0% intro APR for 15 months on balance transfers made within 45 days of account opening. After that, a variable 14.24% APR will apply.
Balance Transfer Fee
Promotional Balance Transfers that post to your account within 45 days of account opening: Either $5 or 2% of the amount of each transfer, whichever is greater.
Credit required
good-credit
Excellent/Good

Wells Fargo Platinum Visa Card

The information related to Wells Fargo Platinum Visa Card has been collected by MagnifyMoney and has not been reviewed or provided by the issuer of this card prior to publication.

Wells Fargo Platinum Visa Card

Intro Purchase APR
0% for 18 months
Intro BT APR
0% for 18 months on qualifying balance transfers
Regular Purchase APR
13.74%-27.24% (Variable)
Annual fee
$0
Credit required
good-credit
Excellent/Good

MagnifyMoney regularly surveys the market to find the best balance transfer credit cards. If you would like to see what other options exist, beyond Chase and Discover, you can start there.

promo-balancetransfer-halfIt also has tips to make sure you do a balance transfer safely. If you follow them you’ll save thousands on your debt by remaining disciplined.

You might be scared of a balance transfer, but there is no faster way to cut your interest payments than taking advantage of the best 0% or low interest deals banks are offering.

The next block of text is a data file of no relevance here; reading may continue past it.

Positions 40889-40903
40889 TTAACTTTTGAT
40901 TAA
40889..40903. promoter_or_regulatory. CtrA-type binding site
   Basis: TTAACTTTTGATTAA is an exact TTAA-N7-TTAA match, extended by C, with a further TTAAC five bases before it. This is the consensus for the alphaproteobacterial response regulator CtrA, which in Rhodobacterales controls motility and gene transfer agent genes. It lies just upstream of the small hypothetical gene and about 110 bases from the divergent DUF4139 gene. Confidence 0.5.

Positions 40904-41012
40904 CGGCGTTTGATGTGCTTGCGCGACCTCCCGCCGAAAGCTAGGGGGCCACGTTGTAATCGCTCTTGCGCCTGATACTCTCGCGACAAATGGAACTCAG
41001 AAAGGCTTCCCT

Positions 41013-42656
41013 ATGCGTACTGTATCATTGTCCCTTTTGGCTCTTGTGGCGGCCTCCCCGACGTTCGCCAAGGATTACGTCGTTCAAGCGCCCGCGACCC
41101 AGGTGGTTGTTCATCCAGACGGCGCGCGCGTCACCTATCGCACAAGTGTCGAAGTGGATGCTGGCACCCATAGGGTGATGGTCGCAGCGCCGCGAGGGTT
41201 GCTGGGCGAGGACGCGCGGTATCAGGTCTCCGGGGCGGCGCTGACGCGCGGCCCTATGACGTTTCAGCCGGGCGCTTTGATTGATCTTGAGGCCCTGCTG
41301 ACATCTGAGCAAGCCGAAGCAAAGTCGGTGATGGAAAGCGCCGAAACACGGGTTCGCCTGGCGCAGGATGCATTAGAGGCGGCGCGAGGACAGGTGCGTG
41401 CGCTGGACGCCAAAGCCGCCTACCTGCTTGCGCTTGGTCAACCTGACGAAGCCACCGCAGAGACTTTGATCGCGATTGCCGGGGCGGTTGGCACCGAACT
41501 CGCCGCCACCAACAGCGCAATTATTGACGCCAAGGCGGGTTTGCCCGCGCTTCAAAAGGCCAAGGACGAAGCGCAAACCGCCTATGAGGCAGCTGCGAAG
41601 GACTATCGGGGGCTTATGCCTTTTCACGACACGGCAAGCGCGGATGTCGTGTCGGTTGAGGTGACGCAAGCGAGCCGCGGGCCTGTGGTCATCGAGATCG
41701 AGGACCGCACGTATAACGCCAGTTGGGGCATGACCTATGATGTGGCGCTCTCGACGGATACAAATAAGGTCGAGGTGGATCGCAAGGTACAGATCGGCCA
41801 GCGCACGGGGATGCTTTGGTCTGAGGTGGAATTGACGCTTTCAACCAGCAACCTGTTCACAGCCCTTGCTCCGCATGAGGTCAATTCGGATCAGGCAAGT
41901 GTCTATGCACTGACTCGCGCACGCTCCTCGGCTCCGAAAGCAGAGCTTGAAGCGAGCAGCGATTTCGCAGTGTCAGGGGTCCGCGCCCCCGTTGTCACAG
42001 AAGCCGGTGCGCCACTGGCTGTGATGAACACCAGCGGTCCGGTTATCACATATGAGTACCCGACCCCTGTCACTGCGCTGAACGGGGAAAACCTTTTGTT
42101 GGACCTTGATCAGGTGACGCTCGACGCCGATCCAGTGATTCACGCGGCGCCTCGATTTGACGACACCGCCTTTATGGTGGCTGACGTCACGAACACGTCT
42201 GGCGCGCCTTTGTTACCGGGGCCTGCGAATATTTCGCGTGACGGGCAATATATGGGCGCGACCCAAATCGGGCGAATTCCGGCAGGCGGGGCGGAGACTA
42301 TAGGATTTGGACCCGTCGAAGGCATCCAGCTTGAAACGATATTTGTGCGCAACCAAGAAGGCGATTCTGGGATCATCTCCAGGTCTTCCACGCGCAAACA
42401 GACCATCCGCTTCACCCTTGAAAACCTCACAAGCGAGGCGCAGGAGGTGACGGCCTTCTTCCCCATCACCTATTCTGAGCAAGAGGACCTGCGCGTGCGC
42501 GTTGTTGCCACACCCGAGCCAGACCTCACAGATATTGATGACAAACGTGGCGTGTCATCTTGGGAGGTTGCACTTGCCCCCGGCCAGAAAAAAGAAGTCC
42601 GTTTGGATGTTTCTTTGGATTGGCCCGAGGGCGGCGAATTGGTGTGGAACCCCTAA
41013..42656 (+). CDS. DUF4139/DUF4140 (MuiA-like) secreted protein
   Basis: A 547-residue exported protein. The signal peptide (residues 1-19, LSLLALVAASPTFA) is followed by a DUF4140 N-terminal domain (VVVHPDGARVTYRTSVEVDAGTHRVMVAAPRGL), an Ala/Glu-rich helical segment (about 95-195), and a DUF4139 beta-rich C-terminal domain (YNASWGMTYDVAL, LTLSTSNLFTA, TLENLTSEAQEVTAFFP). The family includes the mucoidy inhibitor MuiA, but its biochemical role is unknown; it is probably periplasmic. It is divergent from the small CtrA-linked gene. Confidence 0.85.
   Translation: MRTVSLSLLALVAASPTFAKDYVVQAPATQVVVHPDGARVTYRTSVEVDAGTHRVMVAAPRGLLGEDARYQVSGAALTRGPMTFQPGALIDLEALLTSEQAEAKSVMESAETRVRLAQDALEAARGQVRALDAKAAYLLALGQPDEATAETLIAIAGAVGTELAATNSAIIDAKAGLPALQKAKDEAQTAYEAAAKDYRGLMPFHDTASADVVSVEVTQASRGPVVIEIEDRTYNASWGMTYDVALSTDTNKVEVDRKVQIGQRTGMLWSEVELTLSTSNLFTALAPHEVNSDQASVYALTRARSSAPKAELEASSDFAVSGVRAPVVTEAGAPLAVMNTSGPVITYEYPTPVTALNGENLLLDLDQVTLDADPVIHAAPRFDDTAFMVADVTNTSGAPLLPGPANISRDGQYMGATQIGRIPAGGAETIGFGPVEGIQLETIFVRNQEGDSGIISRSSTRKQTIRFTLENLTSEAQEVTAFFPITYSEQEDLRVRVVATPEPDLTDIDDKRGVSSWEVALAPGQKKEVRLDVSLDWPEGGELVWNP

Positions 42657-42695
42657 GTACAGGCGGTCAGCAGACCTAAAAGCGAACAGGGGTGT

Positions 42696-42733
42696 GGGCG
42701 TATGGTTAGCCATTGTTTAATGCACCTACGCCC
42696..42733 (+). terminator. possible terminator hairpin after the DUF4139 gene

Thanks to recent laws, balance transfers aren’t as sneaky as they used to be, and friendlier for helping you cut your debt.

Sometimes the first bank you deal with won’t give you a big enough credit line to handle all your credit card debt. Maybe you’ll get a $5,000 credit line for a 0% deal, but have $10,000 in debt. That’s okay. In that case, apply for the next best balance transfer deal you see. MagnifyMoney’s list of deals makes it easy to sort them.

Banks are okay with you shopping around for more than one deal.

Option Two: Personal Loan

If you never want to see another credit card again, you should consider a personal loan. You can get prequalified at multiple lenders without hurting your credit score, and find the best deal to pay off your debt faster.

Personal loan interest rates are often about 10-20%, but can sometimes be as low as 5-6% if you have very good credit.

Moving from 18% interest on a credit card to 10% on a personal loan is a good deal for you. You’ll also get one set monthly payment, and pay off the whole thing in 3 to 5 years.

Sometimes this may mean a higher monthly payment than you’re used to, but you’re better off putting your cash toward a higher payment with a lower rate.

And you’ll get out of debt months or years faster by leaving more money to pay down the debt itself. If you want to shop for a personal loan, we recommend starting at LendingTree. With a single online form, dozens of lenders will compete for your business. Only a soft credit pull is completed, so your credit score will not be harmed. People with excellent scores can see low APRs (sometimes below 6%). And people with less than perfect scores still have a good chance of finding a lender to approve them.